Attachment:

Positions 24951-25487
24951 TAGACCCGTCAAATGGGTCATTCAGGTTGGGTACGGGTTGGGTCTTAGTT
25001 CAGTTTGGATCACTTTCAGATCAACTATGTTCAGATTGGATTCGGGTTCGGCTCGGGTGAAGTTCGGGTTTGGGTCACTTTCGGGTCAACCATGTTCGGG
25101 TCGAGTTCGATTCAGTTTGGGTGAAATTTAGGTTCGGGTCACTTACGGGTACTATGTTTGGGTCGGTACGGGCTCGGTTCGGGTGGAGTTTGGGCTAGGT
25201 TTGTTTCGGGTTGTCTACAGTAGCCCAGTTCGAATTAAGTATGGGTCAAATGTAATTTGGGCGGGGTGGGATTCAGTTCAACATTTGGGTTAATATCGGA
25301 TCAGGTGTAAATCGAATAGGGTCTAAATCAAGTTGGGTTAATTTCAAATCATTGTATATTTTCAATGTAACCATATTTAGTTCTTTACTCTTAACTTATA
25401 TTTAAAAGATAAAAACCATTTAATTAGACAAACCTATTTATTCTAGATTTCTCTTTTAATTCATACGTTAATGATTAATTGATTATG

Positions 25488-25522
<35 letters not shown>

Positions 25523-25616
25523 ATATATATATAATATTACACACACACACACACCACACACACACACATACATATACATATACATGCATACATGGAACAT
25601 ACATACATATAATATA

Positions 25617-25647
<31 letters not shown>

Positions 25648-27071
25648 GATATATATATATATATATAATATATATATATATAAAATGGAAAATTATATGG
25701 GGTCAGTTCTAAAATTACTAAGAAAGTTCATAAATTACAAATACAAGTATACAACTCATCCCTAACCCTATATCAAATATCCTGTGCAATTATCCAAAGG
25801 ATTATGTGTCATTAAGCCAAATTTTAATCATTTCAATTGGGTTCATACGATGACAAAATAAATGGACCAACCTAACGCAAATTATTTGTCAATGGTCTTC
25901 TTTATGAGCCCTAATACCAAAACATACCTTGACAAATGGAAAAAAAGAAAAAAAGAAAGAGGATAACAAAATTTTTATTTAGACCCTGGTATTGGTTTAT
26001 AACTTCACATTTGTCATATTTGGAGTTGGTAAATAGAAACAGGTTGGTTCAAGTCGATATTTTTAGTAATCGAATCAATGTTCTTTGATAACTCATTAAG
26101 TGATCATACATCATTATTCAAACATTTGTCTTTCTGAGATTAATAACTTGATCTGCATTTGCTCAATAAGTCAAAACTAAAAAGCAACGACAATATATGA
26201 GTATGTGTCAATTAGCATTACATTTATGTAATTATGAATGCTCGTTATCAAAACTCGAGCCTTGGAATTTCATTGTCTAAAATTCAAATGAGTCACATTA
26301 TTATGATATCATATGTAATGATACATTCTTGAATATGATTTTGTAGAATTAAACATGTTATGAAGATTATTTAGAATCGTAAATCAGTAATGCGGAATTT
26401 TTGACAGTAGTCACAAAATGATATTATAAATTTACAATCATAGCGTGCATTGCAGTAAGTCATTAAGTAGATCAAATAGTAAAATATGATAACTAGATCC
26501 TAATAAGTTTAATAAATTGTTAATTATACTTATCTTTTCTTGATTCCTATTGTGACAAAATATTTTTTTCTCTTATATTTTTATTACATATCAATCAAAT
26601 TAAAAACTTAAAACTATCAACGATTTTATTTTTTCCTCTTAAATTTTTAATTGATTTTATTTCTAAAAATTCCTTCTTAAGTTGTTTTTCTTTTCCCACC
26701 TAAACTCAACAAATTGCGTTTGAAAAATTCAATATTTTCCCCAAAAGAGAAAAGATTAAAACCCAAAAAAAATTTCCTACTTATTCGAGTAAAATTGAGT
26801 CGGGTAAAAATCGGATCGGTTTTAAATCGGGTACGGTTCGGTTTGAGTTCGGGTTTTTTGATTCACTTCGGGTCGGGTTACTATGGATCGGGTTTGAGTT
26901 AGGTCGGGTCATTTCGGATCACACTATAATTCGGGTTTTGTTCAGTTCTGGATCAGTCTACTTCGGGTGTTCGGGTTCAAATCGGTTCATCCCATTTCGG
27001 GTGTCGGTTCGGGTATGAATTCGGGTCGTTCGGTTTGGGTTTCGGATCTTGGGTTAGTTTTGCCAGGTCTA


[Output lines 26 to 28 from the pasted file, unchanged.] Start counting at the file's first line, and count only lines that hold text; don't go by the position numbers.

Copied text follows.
26601 TAAAAACTTAAAACTATCAACGATTTTATTTTTTCCTCTTAAATTTTTAATTGATTTTATTTCTAAAAATTCCTTCTTAAGTTGTTTTTCTTTTCCCACC
26701 TAAACTCAACAAATTGCGTTTGAAAAATTCAATATTTTCCCCAAAAGAGAAAAGATTAAAACCCAAAAAAAATTTCCTACTTATTCGAGTAAAATTGAGT
26801 CGGGTAAAAATCGGATCGGTTTTAAATCGGGTACGGTTCGGTTTGAGTTCGGGTTTTTTGATTCACTTCGGGTCGGGTTACTATGGATCGGGTTTGAGTT